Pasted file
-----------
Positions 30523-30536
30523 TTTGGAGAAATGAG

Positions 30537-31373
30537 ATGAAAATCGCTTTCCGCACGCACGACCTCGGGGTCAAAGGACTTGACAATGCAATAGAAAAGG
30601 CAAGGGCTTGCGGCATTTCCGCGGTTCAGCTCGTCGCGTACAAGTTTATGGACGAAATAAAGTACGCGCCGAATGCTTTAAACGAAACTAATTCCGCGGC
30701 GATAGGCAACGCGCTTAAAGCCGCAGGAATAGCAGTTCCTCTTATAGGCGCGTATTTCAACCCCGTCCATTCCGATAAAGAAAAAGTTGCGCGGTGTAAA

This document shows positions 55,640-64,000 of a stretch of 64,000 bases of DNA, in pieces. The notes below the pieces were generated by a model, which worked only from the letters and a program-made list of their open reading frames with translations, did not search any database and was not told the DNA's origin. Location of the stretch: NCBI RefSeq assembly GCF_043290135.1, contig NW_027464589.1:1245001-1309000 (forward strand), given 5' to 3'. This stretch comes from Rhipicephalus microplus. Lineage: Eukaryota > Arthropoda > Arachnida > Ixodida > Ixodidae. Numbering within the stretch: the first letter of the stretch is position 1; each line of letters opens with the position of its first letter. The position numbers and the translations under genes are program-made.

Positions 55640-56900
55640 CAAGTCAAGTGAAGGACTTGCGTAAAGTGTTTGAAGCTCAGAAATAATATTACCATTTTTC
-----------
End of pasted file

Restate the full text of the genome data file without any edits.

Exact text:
Positions 30523-30536
30523 TTTGGAGAAATGAG

Positions 30537-31373
30537 ATGAAAATCGCTTTCCGCACGCACGACCTCGGGGTCAAAGGACTTGACAATGCAATAGAAAAGG
30601 CAAGGGCTTGCGGCATTTCCGCGGTTCAGCTCGTCGCGTACAAGTTTATGGACGAAATAAAGTACGCGCCGAATGCTTTAAACGAAACTAATTCCGCGGC
30701 GATAGGCAACGCGCTTAAAGCCGCAGGAATAGCAGTTCCTCTTATAGGCGCGTATTTCAACCCCGTCCATTCCGATAAAGAAAAAGTTGCGCGGTGTAAA

This document shows positions 55,640-64,000 of a stretch of 64,000 bases of DNA, in pieces. The notes below the pieces were generated by a model, which worked only from the letters and a program-made list of their open reading frames with translations, did not search any database and was not told the DNA's origin. Location of the stretch: NCBI RefSeq assembly GCF_043290135.1, contig NW_027464589.1:1245001-1309000 (forward strand), given 5' to 3'. This stretch comes from Rhipicephalus microplus. Lineage: Eukaryota > Arthropoda > Arachnida > Ixodida > Ixodidae. Numbering within the stretch: the first letter of the stretch is position 1; each line of letters opens with the position of its first letter. The position numbers and the translations under genes are program-made.

Positions 55640-56900
55640 CAAGTCAAGTGAAGGACTTGCGTAAAGTGTTTGAAGCTCAGAAATAATATTACCATTTTTC